The travel bug bit Peter O'Neil at a young age, taking him out of his comfort zone and into a life of teaching and globetrotting. When the middle-school math teacher accepts a job at an international school in New Delhi, he embraces the opportunity to immerse himself in life in one of India's largest cities. But a chance encounter with five cousins from the Kassana family at a lesser-known tourist site in Delhi offers O'Neil the opportunity to step away from the comforts of expatriate living and experience life in rural India.
Author Deb Hunt sets out to discover what makes our Australian farming families tick. Travelling to properties across the country - from a vast, dusty cattle run in outback Queensland to the wheat belt of Western Australia and dairy farms in Tasmania - and introducing us to eight different families who survive and thrive on the land, these stories provide a window into a way of life that defines the Australian spirit at its best.
"bunch of interviews of australian farmers"
This book provides a practical guide to traveling the world as a student. If you are planning on taking a break year or doing a study abroad/work abroad program, this book provides you with all the tools you need. It serves as a universal guide for traveling around the world on a low budget. The mainstream travel industry is geared toward short term vacations for young couples and rich retirees. The most expensive hotels, resorts, and restaurants are advertised everywhere.
Hawaii is such a unique place and different from any other. The beaches, the people, and even its wonderful history. One thing that can't be neglected is the food! Hawaii's food, history, culture, and people are so amazingly intertwined. In this book, you will come to know some of the most loved foods, snacks, desserts, and dishes of all time in Hawaii. Some of them have even gotten national and worldwide recognition.
Trapped in a job he hated and up to his neck in debt, Guy Grieve’s life was going nowhere. But with a stroke of luck, his dream of escaping it all to live in remote Alaska suddenly came true. Miles from the nearest human being and armed with only the most basic equipment, Guy built a log cabin from scratch and began carving a life for himself through fishing, hunting, and diligently avoiding bears. Packed with adventure, humor, and insight, this is the gripping story of an ordinary man learning the ways of the wild.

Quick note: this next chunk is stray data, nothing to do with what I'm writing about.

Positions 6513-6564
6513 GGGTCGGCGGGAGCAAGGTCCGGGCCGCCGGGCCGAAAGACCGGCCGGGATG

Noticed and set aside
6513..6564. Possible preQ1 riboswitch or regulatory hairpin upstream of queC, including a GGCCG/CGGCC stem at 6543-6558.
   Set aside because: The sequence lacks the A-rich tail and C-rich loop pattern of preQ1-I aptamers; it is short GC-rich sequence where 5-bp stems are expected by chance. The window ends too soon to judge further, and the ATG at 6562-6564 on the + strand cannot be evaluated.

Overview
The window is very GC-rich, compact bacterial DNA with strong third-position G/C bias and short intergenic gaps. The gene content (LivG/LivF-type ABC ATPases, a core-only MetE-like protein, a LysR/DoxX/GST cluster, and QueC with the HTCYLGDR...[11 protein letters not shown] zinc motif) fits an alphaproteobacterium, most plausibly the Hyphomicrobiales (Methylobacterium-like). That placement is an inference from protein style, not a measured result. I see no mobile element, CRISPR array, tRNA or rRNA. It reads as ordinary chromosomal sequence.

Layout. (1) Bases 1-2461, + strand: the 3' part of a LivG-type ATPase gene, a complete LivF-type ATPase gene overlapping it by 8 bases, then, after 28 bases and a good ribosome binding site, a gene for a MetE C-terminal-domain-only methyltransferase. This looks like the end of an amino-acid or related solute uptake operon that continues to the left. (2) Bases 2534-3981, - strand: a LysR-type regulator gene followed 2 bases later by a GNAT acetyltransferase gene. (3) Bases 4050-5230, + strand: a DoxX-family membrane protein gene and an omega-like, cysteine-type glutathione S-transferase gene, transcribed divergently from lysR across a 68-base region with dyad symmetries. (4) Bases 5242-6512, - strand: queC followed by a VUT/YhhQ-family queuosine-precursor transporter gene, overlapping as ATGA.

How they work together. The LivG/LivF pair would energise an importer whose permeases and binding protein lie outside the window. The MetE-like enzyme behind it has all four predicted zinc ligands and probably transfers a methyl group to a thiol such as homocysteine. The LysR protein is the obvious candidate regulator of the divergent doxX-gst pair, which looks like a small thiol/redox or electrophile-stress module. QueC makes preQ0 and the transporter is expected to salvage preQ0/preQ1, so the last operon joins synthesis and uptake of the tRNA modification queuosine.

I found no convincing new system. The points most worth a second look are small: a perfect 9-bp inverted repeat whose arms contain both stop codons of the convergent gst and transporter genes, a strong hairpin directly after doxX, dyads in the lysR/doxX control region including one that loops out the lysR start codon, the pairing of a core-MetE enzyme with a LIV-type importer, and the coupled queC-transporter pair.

"Maybe not really kinda true?"
The Pacific Crest National Scenic Trail (PCT )is the perfect place for an average person to do something extraordinary. Bill Walker ("Skywalker"), who stands 6'11", might seem like anything but average. Yet in a brutally honest tone, he lays to bare all his considerable weaknesses and fears. Among these are crushing weight loss and fatigue, along with a fear of getting lost or a bear stealing his food. Nonetheless, he is bound and determined to hike the PCT which - at 2,663 miles - runs all the way from Mexico to Canada.
"I wish Bill Bryson attempted the PCT."
The real stories behind the scenery of America’s national parks. For 12 years, Andrea Lankford lived in the biggest, most impressive national parks in the world, working a job she loved. She chaperoned baby sea turtles on their journey to sea. She pursued bad guys on her galloping patrol horse. She jumped into rescue helicopters bound for the heart of the Grand Canyon. She won arguments with bears. She slept with a few too many rattlesnakes. Hell yeah, it was the best job in the world! Fortunately, Andrea survived it.
In the fall of 1978, Ray Ordorica packed everything he thought he would need into his Toyota LandCruiser and drove north to Alaska. He came to a land he had never seen, to find something he wasn't even sure existed: a wilderness cabin he could use for a year or more to live, think, relax, read, and write. Ordorica found his cabin, fixed it up, and, although it was just an un-insulated 12- by 16-foot one-room log structure, he spent three winters in it in relative comfort.
"A brave man on a timeless quest."
When Edmund Hillary first conquered Mt. Everest, Sherpa Tenzing Norgay was at his side. Indeed, for as long as Westerners have been climbing the Himalaya, Sherpas have been the unsung heroes in the background. In August 2008, when eleven climbers lost their lives on K2, the world’s most dangerous peak, two Sherpas survived. They had emerged from poverty and political turmoil to become two of the most skillful mountaineers on earth. Based on unprecedented access and interviews, Buried in the Sky reveals their astonishing story for the first time.
"Great Storytelling/ Story"
A wondrous, uproarious, and surprisingly informative account of a year spend surfing, Caught Inside marks the arrival of an exuberant new voice of the outdoors. This remarkable narrative of Daniel Duane’s life on the water is enhanced by good-humored explanations of the physics of wave dynamics, the intricate art of surfboard design, and lyrical, sharp-eyed descriptions of the flora and fauna of the Pacific wilderness.
Bondi Beach is an icon of Australian culture. This one kilometre, or 1090 yard, strip of golden sand lures thousands of tourists and locals every day with its promise of sun, sand, and exposed skin. It is Australia’s see-and-be seen spot. Here, the world sheds its clothes, waves crash, and cultures collide. Located only seven kilometres, or just over four miles, from Sydney’s business district, Bondi is known as the beach with a city built around it.